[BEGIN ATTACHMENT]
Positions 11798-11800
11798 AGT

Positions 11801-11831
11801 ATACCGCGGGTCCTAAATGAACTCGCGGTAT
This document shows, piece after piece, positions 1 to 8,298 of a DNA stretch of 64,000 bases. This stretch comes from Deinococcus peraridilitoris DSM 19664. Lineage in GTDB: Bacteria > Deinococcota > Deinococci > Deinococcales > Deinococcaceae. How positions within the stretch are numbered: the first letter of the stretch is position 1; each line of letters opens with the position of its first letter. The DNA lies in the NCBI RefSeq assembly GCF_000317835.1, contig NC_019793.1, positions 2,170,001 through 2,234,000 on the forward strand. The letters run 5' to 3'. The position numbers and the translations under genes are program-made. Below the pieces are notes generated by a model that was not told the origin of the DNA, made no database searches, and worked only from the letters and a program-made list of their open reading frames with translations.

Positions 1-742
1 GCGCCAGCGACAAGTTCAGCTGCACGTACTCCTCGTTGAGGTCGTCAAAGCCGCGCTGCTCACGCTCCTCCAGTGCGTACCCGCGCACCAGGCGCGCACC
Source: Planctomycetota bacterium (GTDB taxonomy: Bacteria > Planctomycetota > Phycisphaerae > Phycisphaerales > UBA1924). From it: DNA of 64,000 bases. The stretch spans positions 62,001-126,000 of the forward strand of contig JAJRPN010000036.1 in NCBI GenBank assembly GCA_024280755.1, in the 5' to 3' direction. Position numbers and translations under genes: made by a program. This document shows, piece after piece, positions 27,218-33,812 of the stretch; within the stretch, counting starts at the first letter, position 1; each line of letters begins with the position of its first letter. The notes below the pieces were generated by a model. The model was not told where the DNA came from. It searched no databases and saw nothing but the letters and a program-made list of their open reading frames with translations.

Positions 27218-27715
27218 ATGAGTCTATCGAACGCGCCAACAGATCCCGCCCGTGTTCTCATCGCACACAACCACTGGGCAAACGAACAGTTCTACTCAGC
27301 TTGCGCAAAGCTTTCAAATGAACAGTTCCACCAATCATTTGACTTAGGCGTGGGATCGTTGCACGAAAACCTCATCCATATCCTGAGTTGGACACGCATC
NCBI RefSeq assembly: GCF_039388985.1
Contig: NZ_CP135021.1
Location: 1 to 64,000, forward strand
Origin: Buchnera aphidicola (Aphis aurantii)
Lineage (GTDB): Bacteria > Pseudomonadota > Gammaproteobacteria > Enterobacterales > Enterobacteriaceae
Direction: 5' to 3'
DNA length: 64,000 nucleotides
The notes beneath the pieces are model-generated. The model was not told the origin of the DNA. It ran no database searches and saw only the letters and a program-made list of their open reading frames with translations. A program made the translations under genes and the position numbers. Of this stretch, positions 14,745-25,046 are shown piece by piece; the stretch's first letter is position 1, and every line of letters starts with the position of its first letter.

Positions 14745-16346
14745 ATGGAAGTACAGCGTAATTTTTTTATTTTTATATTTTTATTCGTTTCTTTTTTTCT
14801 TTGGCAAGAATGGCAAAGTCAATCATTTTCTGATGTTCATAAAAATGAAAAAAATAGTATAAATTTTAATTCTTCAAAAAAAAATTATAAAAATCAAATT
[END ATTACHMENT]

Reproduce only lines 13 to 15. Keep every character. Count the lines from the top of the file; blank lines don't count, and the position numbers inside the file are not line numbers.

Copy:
Contig: NZ_CP135021.1
Location: 1 to 64,000, forward strand
Origin: Buchnera aphidicola (Aphis aurantii)